Mother Nature’s fury was felt everywhere. The United Kingdom is suffering the coldest winter since 1683, which along with snowstorms in New York and Moscow forced the cancellation of 6,000 flights. In California a barrage of winter storms caused flash floods and mudslides, while Los Angeles has been buffeted by hurricane-strength winds. Queensland, Australia, is drowning beneath the worst floods in half a century. Continue…
By macleans.ca - Tuesday, December 28, 2010 at 11:44 AM - 0 Comments
Fourth major storm hits the region in as many weeks
Thousands of homes in the Maritimes are still without power after the fourth major storm battered Canada’s Atlantic Coast in as many weeks, intensifying the region’s economic woes. Heavy snow and strong winds descended on the area, and flights to and from Canada have been cancelled or delayed. On Tuesday, NB Power reported fewer than 9,000 homes and businesses were without electricity. And in Nova Scotia, where outages had affected up to 20,000 people, fewer than 2,000 were waiting to turn their lights back on. The full extent of the damages has yet to be assessed. But Bill Lawlor, the director of disaster management with the Canadian Red Cross in Atlantic Canada, said the toughest part of dealing with these storms lies ahead: ”Winter’s here now, and we know that repair and reconstruction will be slowed down significantly by winter setting in.”
By macleans.ca - Monday, December 20, 2010 at 1:40 PM - 10 Comments
Airports unable to cope with harsh winter weather
Canadians flying to Europe have been warned to double-check their flight schedules, since European airports have been crippled by unusually harsh winter weather. Thousands of holidays travellers have been left stranded on what is one of the busiest weeks of travel during the year. London’s Heathrow Airport stopped accepting arrivals and allowed only a handful of planes to take off Sunday because maintenance staff were unable to adequately de-ice the tarmac. Airports in France, Italy, Germany and the Netherlands were also closed or experiencing delays. Air Canada says it is only able to operate one-third of its normal schedule through Heathrow, with just six takeoffs and landings allowed Monday. The unexpected shuttering of Heathrow will likely create ongoing delays, with more than a million passengers expected to pass through the airport this week.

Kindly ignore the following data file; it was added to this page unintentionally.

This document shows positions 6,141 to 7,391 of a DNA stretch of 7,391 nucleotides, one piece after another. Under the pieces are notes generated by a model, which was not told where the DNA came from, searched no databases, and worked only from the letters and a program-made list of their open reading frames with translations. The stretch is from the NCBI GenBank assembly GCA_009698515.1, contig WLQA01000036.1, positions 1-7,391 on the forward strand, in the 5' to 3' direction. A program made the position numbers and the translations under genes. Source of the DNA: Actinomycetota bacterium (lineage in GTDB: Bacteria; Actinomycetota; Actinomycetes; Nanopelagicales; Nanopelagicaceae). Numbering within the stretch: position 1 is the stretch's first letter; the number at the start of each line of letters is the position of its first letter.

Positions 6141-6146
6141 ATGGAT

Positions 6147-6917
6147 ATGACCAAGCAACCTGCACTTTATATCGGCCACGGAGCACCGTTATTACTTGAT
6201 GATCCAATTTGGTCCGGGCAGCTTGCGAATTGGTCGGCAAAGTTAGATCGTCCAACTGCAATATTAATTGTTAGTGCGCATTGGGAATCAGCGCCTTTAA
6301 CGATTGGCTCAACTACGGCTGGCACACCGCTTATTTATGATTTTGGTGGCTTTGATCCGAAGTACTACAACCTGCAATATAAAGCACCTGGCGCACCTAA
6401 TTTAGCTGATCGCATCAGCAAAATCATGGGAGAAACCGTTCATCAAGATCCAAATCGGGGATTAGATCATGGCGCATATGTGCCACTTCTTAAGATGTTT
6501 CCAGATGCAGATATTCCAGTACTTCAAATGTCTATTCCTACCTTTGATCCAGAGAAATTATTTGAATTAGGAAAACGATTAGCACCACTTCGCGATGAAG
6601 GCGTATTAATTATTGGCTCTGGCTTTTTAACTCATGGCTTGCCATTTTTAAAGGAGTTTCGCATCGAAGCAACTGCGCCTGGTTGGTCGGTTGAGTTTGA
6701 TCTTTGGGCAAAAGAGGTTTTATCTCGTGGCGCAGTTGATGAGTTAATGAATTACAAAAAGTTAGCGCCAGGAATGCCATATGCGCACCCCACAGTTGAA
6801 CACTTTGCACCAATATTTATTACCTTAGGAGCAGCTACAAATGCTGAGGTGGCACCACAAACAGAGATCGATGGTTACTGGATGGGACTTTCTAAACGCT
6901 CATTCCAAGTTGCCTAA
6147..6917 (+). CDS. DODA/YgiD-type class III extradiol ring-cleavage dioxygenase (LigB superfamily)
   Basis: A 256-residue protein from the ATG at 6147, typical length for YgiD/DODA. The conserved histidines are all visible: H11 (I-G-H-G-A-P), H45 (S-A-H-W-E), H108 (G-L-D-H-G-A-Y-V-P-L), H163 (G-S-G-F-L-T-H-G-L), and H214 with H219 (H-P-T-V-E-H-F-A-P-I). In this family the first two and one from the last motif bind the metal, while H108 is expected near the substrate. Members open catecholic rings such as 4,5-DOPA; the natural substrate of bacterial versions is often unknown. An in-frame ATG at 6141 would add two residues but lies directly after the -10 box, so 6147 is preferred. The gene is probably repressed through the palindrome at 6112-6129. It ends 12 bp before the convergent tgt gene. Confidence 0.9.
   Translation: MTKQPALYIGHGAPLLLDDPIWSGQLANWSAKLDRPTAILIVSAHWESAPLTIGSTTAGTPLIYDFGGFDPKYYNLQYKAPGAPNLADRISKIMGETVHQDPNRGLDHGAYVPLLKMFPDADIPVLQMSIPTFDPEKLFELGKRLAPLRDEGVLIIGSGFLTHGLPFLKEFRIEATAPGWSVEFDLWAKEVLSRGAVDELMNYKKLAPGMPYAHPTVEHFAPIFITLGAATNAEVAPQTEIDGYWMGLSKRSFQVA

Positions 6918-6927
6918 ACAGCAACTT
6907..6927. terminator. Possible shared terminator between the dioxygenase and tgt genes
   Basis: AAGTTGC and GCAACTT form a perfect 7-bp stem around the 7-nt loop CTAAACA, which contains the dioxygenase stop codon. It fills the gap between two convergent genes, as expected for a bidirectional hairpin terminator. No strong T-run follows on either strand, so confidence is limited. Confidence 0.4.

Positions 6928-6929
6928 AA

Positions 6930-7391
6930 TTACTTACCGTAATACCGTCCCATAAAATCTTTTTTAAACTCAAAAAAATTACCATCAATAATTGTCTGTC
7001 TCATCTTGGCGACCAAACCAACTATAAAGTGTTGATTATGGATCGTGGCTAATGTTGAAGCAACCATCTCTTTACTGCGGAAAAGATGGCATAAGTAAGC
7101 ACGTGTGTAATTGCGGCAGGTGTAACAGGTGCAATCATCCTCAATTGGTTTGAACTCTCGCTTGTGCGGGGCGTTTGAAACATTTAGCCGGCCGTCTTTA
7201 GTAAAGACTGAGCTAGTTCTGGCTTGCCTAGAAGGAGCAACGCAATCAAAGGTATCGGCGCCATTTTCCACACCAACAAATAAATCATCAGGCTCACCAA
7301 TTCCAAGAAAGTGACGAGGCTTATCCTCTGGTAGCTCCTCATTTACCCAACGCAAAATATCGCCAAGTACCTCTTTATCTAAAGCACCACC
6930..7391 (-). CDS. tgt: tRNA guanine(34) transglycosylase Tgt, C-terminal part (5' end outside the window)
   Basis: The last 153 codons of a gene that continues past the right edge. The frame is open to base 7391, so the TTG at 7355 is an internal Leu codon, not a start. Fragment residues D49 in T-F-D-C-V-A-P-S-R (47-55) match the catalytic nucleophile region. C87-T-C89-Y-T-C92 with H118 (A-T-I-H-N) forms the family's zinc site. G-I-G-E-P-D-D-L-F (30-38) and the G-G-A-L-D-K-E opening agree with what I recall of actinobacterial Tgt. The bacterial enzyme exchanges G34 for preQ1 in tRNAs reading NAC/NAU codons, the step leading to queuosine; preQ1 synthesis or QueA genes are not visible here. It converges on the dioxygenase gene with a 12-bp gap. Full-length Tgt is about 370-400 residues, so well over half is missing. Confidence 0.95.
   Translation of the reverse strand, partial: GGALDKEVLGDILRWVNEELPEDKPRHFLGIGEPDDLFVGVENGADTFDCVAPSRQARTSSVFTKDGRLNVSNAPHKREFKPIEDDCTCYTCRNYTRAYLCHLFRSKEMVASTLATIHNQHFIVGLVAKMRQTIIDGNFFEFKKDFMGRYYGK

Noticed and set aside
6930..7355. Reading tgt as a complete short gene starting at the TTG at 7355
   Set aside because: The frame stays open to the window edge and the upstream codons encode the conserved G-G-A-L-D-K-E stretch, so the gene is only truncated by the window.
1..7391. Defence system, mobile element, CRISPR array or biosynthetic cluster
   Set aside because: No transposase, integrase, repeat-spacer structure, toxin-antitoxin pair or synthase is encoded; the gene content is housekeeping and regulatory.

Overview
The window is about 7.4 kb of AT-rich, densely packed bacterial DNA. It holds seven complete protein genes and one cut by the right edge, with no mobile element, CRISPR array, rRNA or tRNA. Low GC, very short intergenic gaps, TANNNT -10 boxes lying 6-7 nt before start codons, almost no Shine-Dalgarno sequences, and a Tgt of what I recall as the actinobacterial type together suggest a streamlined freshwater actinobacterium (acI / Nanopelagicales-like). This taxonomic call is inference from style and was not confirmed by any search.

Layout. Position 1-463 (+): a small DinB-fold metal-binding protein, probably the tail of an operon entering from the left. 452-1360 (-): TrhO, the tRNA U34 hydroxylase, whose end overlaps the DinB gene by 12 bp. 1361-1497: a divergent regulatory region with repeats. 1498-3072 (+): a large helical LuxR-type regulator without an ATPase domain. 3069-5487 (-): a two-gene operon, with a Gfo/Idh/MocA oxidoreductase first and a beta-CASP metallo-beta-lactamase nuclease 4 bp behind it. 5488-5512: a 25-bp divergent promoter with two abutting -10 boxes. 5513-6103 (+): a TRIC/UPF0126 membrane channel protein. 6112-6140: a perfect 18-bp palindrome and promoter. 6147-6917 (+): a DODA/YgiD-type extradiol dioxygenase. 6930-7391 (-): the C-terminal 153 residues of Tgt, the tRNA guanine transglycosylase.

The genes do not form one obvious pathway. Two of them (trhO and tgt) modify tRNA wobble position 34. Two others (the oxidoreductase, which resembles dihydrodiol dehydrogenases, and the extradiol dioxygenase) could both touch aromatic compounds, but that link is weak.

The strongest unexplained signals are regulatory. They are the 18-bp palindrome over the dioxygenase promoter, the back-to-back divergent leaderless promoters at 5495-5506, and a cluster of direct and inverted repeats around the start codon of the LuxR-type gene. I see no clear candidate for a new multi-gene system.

By Leah McLaren - Monday, October 25, 2010 at 4:20 PM - 0 Comments
Some London politicians have the answer for dealing with a snowfall: give everyone a free shovel
That’s the message one local government is giving London residents worried about what is predicted to be an unusually snowy winter for the British capital.
Camden Council, which accounts for a large swath of north and central London including Covent Garden, Bloomsbury and Primrose Hill, has unveiled a plan to encourage residents to shovel their sidewalks by providing them with the tools to do so. More than 2,000 wooden-handled, plastic snow shovels have been purchased by the local authority to be handed out for free to residents, shopkeepers or community groups.
It’s a nice gesture, by Canadian standards anyway. And a helpful one for a nation that is better accustomed to umbrellas and wellingtons than to windshield scrapers and Sorels.
But here in Britain (where even the short-range weather forecast is notoriously unreliable), the program has sparked anger among some local residents. They think it’s the government’s job to deal with snow—a rare occurrence in the south of England, and one that invariably sets off a wave of public panic before temporarily grinding the country to a halt. (Last winter’s unusually cold and snowy winter resulted in the closure of schools, businesses and public transit and reportedly cost the country as a whole more than $100 million in road repairs.)
By Cathy Gulli and Tom Henheffer - Tuesday, August 24, 2010 at 9:20 AM - 0 Comments
Fires. Floods. Freak storms. Droughts. Why it’s only going to get worse.
Last week, after rampant forest fires had decimated thousands of hectares of his homeland, and burned alive dozens of his countrymen, Russian Prime Minister Vladimir Putin boarded an amphibious aircraft to witness the blazes for himself. Within a few minutes of sitting in the passenger compartment, Putin—never one to resist a fight, or a photo op for that matter—strode briskly to the cockpit and assumed the co-pilot’s seat and headset. Upon direction, Putin, who doesn’t have his flying licence, swooped down and drew 12 tonnes of water from the Oka River, and then doused the scorching forests beneath, extinguishing two fires. All this in 30 minutes.
As superheroic as this act may have seemed, it fell drastically short: below, hundreds more raging ﬁres were turning lush trees into charred toothpicks. At least 2,000 homes have burned down, including 341 in less than an hour. Survivors found nothing but scrap metal, which they gathered up to sell off. Farmers, meanwhile, have seen their grain crop cut by a third, and counting.
By Barbara Amiel - Thursday, August 12, 2010 at 9:20 AM - 0 Comments
Subtropical Florida: ‘I’d go there to die in perfect physical condition because there isn’t much else to do’